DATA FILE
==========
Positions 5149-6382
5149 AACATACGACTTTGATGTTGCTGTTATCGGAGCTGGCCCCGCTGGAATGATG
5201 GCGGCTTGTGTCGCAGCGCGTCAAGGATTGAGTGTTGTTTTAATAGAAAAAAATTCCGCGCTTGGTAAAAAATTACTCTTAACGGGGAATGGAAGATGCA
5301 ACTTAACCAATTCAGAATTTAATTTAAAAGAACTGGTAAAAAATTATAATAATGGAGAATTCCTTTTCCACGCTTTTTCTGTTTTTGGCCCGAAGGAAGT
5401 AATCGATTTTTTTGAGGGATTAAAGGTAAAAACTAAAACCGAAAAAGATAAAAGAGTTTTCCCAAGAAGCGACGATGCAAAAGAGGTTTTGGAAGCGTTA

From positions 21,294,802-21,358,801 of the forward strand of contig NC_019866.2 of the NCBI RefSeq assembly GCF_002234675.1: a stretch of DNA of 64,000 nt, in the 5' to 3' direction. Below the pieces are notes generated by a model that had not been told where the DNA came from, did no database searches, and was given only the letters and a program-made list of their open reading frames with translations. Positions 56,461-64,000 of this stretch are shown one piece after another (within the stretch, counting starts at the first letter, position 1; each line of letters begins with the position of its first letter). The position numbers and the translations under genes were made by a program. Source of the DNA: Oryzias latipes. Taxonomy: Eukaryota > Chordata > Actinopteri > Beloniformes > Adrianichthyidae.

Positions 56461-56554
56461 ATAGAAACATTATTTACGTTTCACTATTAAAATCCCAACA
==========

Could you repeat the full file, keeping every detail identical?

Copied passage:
Positions 5149-6382
5149 AACATACGACTTTGATGTTGCTGTTATCGGAGCTGGCCCCGCTGGAATGATG
5201 GCGGCTTGTGTCGCAGCGCGTCAAGGATTGAGTGTTGTTTTAATAGAAAAAAATTCCGCGCTTGGTAAAAAATTACTCTTAACGGGGAATGGAAGATGCA
5301 ACTTAACCAATTCAGAATTTAATTTAAAAGAACTGGTAAAAAATTATAATAATGGAGAATTCCTTTTCCACGCTTTTTCTGTTTTTGGCCCGAAGGAAGT
5401 AATCGATTTTTTTGAGGGATTAAAGGTAAAAACTAAAACCGAAAAAGATAAAAGAGTTTTCCCAAGAAGCGACGATGCAAAAGAGGTTTTGGAAGCGTTA

From positions 21,294,802-21,358,801 of the forward strand of contig NC_019866.2 of the NCBI RefSeq assembly GCF_002234675.1: a stretch of DNA of 64,000 nt, in the 5' to 3' direction. Below the pieces are notes generated by a model that had not been told where the DNA came from, did no database searches, and was given only the letters and a program-made list of their open reading frames with translations. Positions 56,461-64,000 of this stretch are shown one piece after another (within the stretch, counting starts at the first letter, position 1; each line of letters begins with the position of its first letter). The position numbers and the translations under genes were made by a program. Source of the DNA: Oryzias latipes. Taxonomy: Eukaryota > Chordata > Actinopteri > Beloniformes > Adrianichthyidae.

Positions 56461-56554
56461 ATAGAAACATTATTTACGTTTCACTATTAAAATCCCAACA